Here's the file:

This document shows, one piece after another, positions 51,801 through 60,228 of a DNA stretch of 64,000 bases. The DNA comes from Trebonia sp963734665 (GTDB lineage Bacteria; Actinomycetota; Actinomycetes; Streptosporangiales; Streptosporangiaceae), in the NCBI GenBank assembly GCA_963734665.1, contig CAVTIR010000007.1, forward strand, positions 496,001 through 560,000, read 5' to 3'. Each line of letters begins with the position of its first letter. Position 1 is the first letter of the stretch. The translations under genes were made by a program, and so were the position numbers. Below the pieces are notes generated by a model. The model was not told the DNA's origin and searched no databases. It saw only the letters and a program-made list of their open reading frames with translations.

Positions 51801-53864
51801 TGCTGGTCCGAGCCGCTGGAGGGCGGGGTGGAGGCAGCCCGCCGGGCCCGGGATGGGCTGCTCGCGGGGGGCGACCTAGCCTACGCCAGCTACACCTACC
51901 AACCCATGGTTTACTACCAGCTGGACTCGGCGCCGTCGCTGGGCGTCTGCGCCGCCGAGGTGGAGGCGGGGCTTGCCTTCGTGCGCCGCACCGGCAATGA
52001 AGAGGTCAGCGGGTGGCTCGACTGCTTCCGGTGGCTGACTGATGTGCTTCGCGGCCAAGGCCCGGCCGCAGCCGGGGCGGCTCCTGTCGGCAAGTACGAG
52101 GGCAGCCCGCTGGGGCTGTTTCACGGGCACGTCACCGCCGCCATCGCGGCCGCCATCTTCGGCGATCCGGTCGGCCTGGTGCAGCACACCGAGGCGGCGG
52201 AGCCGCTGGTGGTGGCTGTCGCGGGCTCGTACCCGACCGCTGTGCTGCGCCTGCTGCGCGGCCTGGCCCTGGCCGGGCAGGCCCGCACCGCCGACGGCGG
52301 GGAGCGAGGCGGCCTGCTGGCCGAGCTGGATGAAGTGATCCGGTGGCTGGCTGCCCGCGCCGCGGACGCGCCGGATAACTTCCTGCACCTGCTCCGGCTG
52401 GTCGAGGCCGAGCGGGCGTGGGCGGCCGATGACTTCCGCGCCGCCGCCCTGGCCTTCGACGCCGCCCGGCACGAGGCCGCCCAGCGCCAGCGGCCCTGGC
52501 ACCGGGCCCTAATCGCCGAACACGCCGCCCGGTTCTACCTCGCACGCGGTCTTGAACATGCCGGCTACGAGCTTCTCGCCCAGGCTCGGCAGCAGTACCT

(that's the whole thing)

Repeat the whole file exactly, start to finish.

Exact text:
This document shows, one piece after another, positions 51,801 through 60,228 of a DNA stretch of 64,000 bases. The DNA comes from Trebonia sp963734665 (GTDB lineage Bacteria; Actinomycetota; Actinomycetes; Streptosporangiales; Streptosporangiaceae), in the NCBI GenBank assembly GCA_963734665.1, contig CAVTIR010000007.1, forward strand, positions 496,001 through 560,000, read 5' to 3'. Each line of letters begins with the position of its first letter. Position 1 is the first letter of the stretch. The translations under genes were made by a program, and so were the position numbers. Below the pieces are notes generated by a model. The model was not told the DNA's origin and searched no databases. It saw only the letters and a program-made list of their open reading frames with translations.

Positions 51801-53864
51801 TGCTGGTCCGAGCCGCTGGAGGGCGGGGTGGAGGCAGCCCGCCGGGCCCGGGATGGGCTGCTCGCGGGGGGCGACCTAGCCTACGCCAGCTACACCTACC
51901 AACCCATGGTTTACTACCAGCTGGACTCGGCGCCGTCGCTGGGCGTCTGCGCCGCCGAGGTGGAGGCGGGGCTTGCCTTCGTGCGCCGCACCGGCAATGA
52001 AGAGGTCAGCGGGTGGCTCGACTGCTTCCGGTGGCTGACTGATGTGCTTCGCGGCCAAGGCCCGGCCGCAGCCGGGGCGGCTCCTGTCGGCAAGTACGAG
52101 GGCAGCCCGCTGGGGCTGTTTCACGGGCACGTCACCGCCGCCATCGCGGCCGCCATCTTCGGCGATCCGGTCGGCCTGGTGCAGCACACCGAGGCGGCGG
52201 AGCCGCTGGTGGTGGCTGTCGCGGGCTCGTACCCGACCGCTGTGCTGCGCCTGCTGCGCGGCCTGGCCCTGGCCGGGCAGGCCCGCACCGCCGACGGCGG
52301 GGAGCGAGGCGGCCTGCTGGCCGAGCTGGATGAAGTGATCCGGTGGCTGGCTGCCCGCGCCGCGGACGCGCCGGATAACTTCCTGCACCTGCTCCGGCTG
52401 GTCGAGGCCGAGCGGGCGTGGGCGGCCGATGACTTCCGCGCCGCCGCCCTGGCCTTCGACGCCGCCCGGCACGAGGCCGCCCAGCGCCAGCGGCCCTGGC
52501 ACCGGGCCCTAATCGCCGAACACGCCGCCCGGTTCTACCTCGCACGCGGTCTTGAACATGCCGGCTACGAGCTTCTCGCCCAGGCTCGGCAGCAGTACCT